Analyzing an Iconic Baseball Card

The Original

As far as iconic Jose Canseco cards go, there aren’t many greater than his 1987 Topps All-Star Rookie. Sure, ’86 Donruss was THE card to own from ’88-’91 and ’86 Topps Traded was the first Topps release to hit fans of the future MVP but that didn’t keep collectors from chasing what was arguably Jose’s second most-popular card. Sure, those wood grain borders are memorable but what really sets this card apart was Jose’s uniform, which was already considered “old-fashioned” by the time Jose became a bona fide superstar just two years later.

The Pretenders

   

After his Rookie of the Year campaign, Jose was immediately overshadowed by Mark McGwire’s 49-home run, rookie season. Topps reproduced his ’87 Rookie Cup with Gallery of Champions, which came in Aluminum, Bronze, and Pewter. Were these the first official parallels? Possibly. Topps also had Jose in mini form but the card lacked the rookie cup and featured a photo taken either seconds after or before the original. These cards were fun but also “gimmicky” and not highly sought after.

The Early Tributes

Shortly before his tell-all book, Jose was still being regularly featured in baseball cards and in 2005 we got several early tributes to his ’87 Topps Rookie Cup card. Three of them alone in Topps Gallery. One was an “artsy” version of the card, which today could be replicated on any free app on your phone. The other two superimposed the actual ’87 card in the design, along with a game-used relic or a certified autograph (in sticker form). Another tribute came from 2005 Topps Rookie Cup and featured chrome technology.

 

 

Cheap Tributes

By “cheap”, of course I mean, inexpensive. The 2005 Fan Favorites was almost the greatest tribute to the original because it clearly featured a photo from Jose’s ’85 or ’86 season and got the colors correct. The only problem? It’s just a lousy picture. Despite being a relatively inexpensive card, it hardly ever makes its way on to eBay.

The second comes from Topps’ new regime and as expected, FAILS hard. For starters, the wood grain borders don’t match the original and the photo used on the card comes from Jose’s miserable 1997 return to the A’s after equally terrible stops in Texas and Boston. There are several parallels of this particular card, as you would expect in today’s version of this hobby, as well as a sticker autograph version. There is also an “All-Star” version of the ’87 Topps but that one isn’t worth discussing.

 

The New Generation Tributes

In 1990, cards and magazines were still all the rage. In 2018, kids have smart phones and video game consoles with computer chips strong enough to have taken man to the moon a few times over in the 60s. These days, it’s not kids collecting but those chasing that nostalgia hit and high-stakes gamblers. The two cards below feature technology that would have blown my mind when I began collecting in 1990. Sure, that was the year Upper Deck introduced pack-inserted autographs but those were rare.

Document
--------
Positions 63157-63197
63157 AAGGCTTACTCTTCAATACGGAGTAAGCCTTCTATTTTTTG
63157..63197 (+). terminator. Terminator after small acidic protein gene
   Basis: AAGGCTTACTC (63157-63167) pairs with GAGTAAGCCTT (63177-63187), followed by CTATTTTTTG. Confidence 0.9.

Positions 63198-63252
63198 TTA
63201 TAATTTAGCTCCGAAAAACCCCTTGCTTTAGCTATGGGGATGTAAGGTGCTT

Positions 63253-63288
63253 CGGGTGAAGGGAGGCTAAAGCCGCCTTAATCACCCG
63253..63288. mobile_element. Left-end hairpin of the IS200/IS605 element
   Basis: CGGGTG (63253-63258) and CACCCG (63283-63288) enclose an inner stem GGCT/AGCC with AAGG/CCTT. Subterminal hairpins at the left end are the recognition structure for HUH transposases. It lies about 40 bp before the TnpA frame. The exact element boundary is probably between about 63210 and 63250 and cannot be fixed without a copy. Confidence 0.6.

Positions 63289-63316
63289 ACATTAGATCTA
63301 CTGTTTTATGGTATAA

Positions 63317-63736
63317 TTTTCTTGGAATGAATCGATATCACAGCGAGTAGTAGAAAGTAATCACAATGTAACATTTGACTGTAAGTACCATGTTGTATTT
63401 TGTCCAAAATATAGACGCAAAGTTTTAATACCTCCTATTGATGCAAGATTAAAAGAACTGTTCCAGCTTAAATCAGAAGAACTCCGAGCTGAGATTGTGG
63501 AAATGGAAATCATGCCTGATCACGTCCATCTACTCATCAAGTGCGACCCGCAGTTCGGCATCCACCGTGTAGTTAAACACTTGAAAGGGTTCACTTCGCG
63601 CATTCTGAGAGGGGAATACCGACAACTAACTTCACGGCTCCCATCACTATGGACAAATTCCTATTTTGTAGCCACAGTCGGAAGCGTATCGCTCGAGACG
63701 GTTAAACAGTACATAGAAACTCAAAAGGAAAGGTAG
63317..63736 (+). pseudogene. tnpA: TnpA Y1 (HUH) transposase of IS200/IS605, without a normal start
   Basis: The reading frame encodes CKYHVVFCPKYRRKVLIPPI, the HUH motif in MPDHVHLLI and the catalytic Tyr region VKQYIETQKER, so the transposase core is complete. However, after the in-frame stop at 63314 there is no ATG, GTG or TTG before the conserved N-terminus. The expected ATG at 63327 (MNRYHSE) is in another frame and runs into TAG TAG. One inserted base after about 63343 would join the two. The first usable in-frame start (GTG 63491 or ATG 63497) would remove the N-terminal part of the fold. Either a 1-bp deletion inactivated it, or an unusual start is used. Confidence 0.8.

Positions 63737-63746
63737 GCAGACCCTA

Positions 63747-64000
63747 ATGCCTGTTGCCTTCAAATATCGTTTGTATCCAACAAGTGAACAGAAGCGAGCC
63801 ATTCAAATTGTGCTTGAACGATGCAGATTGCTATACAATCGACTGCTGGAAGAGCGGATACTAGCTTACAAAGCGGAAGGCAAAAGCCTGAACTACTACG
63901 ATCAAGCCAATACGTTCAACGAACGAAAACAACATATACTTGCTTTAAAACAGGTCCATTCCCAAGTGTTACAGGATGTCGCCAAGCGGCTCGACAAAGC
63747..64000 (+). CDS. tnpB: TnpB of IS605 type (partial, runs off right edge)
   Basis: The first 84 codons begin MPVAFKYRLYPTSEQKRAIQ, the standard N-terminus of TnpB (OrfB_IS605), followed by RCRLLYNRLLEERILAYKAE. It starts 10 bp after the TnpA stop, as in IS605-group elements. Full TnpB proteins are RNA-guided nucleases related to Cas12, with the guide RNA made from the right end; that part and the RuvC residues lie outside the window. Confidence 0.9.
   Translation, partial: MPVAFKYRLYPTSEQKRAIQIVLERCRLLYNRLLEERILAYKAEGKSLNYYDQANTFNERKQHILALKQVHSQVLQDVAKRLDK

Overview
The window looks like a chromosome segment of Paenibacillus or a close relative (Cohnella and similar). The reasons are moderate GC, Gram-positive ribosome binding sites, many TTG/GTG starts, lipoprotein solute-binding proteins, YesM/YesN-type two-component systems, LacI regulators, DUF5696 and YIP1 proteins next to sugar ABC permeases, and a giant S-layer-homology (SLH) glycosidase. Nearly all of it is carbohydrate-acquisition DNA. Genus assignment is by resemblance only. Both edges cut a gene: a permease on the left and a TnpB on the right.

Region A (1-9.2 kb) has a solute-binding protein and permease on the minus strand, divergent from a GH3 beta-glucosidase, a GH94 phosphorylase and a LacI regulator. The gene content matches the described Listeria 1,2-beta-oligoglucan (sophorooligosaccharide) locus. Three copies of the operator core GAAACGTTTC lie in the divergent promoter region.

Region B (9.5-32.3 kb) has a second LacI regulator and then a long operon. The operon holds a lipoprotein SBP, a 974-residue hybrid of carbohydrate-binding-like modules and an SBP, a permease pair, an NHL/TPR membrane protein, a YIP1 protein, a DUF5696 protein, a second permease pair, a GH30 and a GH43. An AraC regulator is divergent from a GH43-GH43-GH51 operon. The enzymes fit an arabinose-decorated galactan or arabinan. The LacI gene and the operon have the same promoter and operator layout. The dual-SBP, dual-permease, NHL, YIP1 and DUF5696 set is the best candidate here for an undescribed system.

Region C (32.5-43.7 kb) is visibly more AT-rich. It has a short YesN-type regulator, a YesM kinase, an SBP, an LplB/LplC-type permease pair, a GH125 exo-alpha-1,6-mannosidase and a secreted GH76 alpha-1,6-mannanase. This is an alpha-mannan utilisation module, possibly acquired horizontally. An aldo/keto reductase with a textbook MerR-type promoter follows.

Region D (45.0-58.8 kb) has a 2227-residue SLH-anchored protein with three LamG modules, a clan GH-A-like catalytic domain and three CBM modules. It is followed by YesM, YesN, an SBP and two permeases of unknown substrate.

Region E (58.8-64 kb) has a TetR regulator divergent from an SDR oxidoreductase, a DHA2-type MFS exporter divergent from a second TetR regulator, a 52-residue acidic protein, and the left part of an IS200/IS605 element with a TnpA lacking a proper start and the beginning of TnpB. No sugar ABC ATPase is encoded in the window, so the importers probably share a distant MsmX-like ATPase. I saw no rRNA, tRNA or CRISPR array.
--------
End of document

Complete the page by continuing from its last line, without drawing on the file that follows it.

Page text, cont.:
For starters, both feature pack-inserted, certified on-card autographs. One takes an original 1987 Topps card, adds a gorgeous stamp and serial numbering and resells it to us for a much higher price. There are a few versions of these cards from different brands. The other features acetate technology in what is likely the best representation of the gimmick. It works and extremely well, making any card from Clearly Authentic a must-buy for ANY serious Jose Canseco collector.

The sad truth is for anyone born past the late-90s, Jose Canseco is a forgotten man, mostly known for his Steroid abuse and an embarrassing error made in Right Field. His card values are sinking and player collectors are dropping like flies, as Topps continues to overproduce cards featuring his autograph and/or game-used memorabilia. This is great news for loyal Canseco collectors like myself as these two cards below are what I’d consider THE best Rookie Cup tributes ever produced.

 

The White Whale?

I’ve seen printing plates go as far back as the mid-80s so there’s a possibility that four plates of the ’87 Rookie Cup exists or did so at one point. Odds are, however, that they were discarded. Plates weren’t inserted into packs until Pinnacle Brands did it a whole decade later so my dream of seeing one is likely never going to happen. Besides, with the kind of money Tanner was spending on Canseco cards, if it was out there, TanMan would have bought it by now for sure.

Still, a man can dream ….

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One comment

  1. I can still see myself sitting in my family room busting boxes of 1987 Topps (purchased from Price Club) and making players stacks of rookies which included Will Clark, Wally Joyner, Bo Jackson, and of course Jose Canseco. They never ended up paying for my college education or buying me a house, but they provided priceless memories.

    P.S. I absolutely love those Clearly Authentic rookie reprint acetate autographs!

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